Toyota Says it Will Cut its North American Production by 29% Through October
Toyota Motor Corp plans to slash production in North America by nearly a third through October due to the coronavirus pandemic and its effects on the auto industry. The automaker expects it will take some time for its factory output to return to normal, a person familiar with the matter told Reuters.
With the cuts in vehicle production, Toyota will build about 800,000 vehicles, including its popular RAV4 SUV crossover and Camry sedan, at plants in the U.S., Canada and Mexico from April through to the end of October, the person told Reuters, who declined to be identified because the information is not public.
While 800,000 vehicles is still a sizable number, its represents a decrease of 29% from Toyota's output in the same seven month period in 2019 and 32% lower than its forecast in January for production during the period.
The source said Toyota plans to keep May production at less than 10% of last year's levels before ramping up to normal levels in July.
Toyota's U.S. plants have been closed for the entire month of April, along with plants operated by U.S. automakers General Motors and Ford Motor Co.
Japan's Toyota has had a big presence in North America with 14 plants producing vehicles, 10 of which are in the U.S. The automaker has been building cars in North America for the past 33 years. U.S.-built vehicles account for 14% of Toyota's global production.
Toyota built 1,241,615 vehicles in the U.S. in 2018, including the Carmy sedan, one of the most popular cars in the U.S. Toyota sold 388,618 Camry sedans in the U.S. in 2016, making it the number one selling car that year. Toyota had an equally robust 2019.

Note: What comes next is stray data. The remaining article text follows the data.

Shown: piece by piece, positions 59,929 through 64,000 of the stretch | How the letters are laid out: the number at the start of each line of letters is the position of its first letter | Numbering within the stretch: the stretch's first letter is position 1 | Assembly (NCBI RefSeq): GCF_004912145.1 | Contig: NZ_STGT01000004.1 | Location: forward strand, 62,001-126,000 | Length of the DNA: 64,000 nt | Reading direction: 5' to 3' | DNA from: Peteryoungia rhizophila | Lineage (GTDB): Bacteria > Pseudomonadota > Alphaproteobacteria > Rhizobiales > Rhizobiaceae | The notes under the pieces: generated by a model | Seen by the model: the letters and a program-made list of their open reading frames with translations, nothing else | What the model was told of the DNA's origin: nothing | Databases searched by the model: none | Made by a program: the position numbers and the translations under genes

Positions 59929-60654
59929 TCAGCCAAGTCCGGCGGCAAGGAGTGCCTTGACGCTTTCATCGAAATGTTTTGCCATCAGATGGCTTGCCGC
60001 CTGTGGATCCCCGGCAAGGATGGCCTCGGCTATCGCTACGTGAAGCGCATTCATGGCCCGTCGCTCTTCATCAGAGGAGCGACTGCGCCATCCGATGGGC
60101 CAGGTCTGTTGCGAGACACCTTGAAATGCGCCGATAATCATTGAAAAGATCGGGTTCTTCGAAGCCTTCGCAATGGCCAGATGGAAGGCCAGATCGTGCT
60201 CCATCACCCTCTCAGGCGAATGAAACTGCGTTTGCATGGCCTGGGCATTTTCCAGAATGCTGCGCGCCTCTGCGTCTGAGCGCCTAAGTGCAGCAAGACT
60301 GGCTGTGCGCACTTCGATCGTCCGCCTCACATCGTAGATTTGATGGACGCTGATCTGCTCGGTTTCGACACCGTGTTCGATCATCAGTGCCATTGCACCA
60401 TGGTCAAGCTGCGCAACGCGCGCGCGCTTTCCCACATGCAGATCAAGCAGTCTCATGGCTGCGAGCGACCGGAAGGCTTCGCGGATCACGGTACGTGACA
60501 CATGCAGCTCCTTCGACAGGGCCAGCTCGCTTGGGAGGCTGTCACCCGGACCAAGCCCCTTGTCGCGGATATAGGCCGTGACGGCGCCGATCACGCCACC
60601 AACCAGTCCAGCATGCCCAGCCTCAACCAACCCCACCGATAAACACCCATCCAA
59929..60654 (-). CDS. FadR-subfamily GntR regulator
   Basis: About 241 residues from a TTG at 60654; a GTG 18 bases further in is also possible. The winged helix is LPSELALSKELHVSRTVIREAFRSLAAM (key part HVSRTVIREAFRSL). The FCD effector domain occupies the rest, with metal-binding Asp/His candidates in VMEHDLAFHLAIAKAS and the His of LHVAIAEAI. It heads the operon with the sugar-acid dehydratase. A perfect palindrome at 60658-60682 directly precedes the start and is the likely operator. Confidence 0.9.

Toyota was hoping to repeat the success of 2019, until the global pandemic stalled auto production worldwide.
In 2019, Toyota's RAV4 SUV RAV4 sales marked an all-time best ever year with sales of 448,071 units, representing a 4.9 percent increase for the year. Sales of the RAV4 hybrid were up 92.3 percent in 2019.
"2019 was a strong year for Toyota. We retained our number one spot in hybrid, passenger car, SUV, small truck and retail sales," said Jack Hollis in January, group vice president and general manager, Toyota division.
However, as the economic fallout of the coronavirus continues to grow, demand for new vehicles is expected to drop for all automakers. In addition to weaker demand, global automakers are dealing with parts shortages and the challenges in implementing social distancing measures at plants once vehicle production resumes.
Analysts are also expecting that consumers will curtail their spending for the rest of the year. In addition, with millions of people working from home the demand for new cars will likely decrease, as people are commuting less.
U.S. automakers are planning to resume production beginning May 18 after the state of Michigan begins to ease restrictions on manufacturing in the state.
In March 2019, Toyota announced it will invest $13 billion in its U.S. manufacturing over the next five years, with a focus on electric & hybrid vehicle technology.
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